New York Times v. Sullivan and the Forgotten Session of the US Supreme Court

A forgotten session of the US Supreme Court shows a Chief Justice at odds with conservative calls to overrule a landmark precedent.

Matthew Schafer
Lessons from History
10 min readApr 21, 2022


New York Times v. Sullivan, the US Supreme Court’s defining First Amendment opinion of the twentieth century, is under constant attack. Once viewed as occupying the same rarified air as Brown v. Board of Education, Sullivan has become the target of the conservative political and legal establishment that wants it overruled.

A recent but largely forgotten special session of the Supreme Court held in May 1998, however, reveals a conservative defense of Sullivan. It reveals that, towards the end of his career, the longtime critic of Sullivan, Chief Justice William Rehnquist, defended Sullivan and its democracy-enriching effects.

As the Court has repeatedly rescheduled considering whether to take a new case again seeking to overrule Sullivan and two conservative justices have called for it to be overruled, Rehnquist’s lost comments — unnoticed in the popular press or academia — are more important than ever.

New York Times v. Sullivan

In Sullivan, L.B. Sullivan, a commissioner in Montgomery, Alabama, sued The New York Times for libel after it published a full-page advertisement from the Committee to Defend Martin Luther King and the Struggle for Freedom in the South. That ad was critical of Montgomery police and their “unprecedented wave of terror” against civil rights protestors.

For The Times, it was bet-the-company litigation. Although the advertisement never named Sullivan and just 390 copies of the newspaper were delivered in Alabama, an all-white jury awarded Sullivan $500,000. There was more to come too. Four other commissioners had also sued The Times, one had already been awarded $500,000, and the others were seeking a total of $2 million in damages.

Sullivan also targeted four black ministers, Ralph David Abernathy, S.S. Seay Sr., Fred L. Shuttlesworth, and J.E. Lowery, whose names appeared on the advertisement without their permission. He secured verdicts against them too, and Alabama officials confiscated their cars, their homes, and their bank accounts.

But in the end, Sullivan’s real target was political change and the civil rights movement. Sullivan’s position was clear: he had previously warned that if “the Negroes persist in flaunting their arrogance and defiance by congregating . . . the police will have no alternative but to take whatever action that might be necessary to disperse them.”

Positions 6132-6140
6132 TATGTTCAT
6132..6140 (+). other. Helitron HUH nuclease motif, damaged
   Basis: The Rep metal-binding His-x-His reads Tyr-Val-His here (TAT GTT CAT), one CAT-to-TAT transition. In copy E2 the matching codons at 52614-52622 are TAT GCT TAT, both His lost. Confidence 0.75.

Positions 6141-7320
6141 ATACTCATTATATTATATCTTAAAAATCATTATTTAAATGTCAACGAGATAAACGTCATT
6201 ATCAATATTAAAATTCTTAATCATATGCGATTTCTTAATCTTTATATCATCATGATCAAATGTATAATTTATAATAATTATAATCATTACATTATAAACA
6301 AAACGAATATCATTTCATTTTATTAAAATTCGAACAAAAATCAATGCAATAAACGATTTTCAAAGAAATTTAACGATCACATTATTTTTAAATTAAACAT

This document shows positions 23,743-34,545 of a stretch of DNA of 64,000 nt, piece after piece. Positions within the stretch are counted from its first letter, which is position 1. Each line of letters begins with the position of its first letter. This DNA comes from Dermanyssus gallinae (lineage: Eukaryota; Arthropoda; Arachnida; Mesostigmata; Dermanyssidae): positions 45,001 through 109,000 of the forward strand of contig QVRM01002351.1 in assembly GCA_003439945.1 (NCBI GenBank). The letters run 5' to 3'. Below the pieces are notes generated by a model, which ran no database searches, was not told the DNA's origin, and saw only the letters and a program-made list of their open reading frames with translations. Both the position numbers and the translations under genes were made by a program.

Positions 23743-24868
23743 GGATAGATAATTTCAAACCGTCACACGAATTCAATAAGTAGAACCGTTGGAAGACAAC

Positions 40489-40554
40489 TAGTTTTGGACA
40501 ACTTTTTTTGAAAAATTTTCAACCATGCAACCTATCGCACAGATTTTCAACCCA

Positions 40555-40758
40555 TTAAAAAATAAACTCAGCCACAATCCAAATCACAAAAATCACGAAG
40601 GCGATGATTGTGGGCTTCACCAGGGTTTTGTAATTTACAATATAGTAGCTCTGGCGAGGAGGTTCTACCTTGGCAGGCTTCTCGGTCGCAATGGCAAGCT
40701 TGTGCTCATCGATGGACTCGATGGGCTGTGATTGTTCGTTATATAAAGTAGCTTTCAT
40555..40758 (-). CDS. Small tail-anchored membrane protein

In 1964, the US Supreme Court, in an unanimous opinion authored by Justice William Brennan, sided with the defendants and overturned the verdicts. Invoking the importance of “the right of freely examining public characters and measures,” the Court established for the first time that a public official suing for libel must carry a heavier burden than other plaintiffs.

Unlike private individuals, under Sullivan, public officials must prove that the defendant made the libel knowing that it was false or with a high degree of awareness of probable falsity. The Court called this daunting requirement the “actual malice” rule. In short, to protect the free speech and press necessary for democracy to survive, the Court insulated from liability honestly mistaken statements — even were those statements libelous.

True enough, this speech-protective rule meant that even some false speech that damaged public officials’ reputations would go uncompensated. But, as the Court put it, “erroneous statement is inevitable in free debate” so mistakes “must be protected if the freedoms of expression are to have the breathing space that they need to survive.”

The Aftermath and the Attacks

New York Times v. Sullivan has become such an important case then — a integral thread of the fabric of the United States even — because it declared to the world our “profound national commitment to the principle that debate on public issues should be uninhibited, robust, and wide-open, and that it may well include vehement, caustic, and sometimes unpleasantly sharp attacks on government and public officials.”

In the years since the Court decided Sullivan, however, conservatives, irked at what they view as bias in the “mainstream media,” have soured on it. In 2018, President Donald J. Trump Sr. (R-Florida), himself a defamation litigant, renewed a promise to take “a strong look at our country’s libel laws,” which he said did “not represent American values or American fairness.”

The late Justice Antonin Scalia had long been critical of Sullivan too. In a 2005 off-the-record conversation with members of the media, he said of Sullivan: “I don’t think that’s what the founding fathers intended.”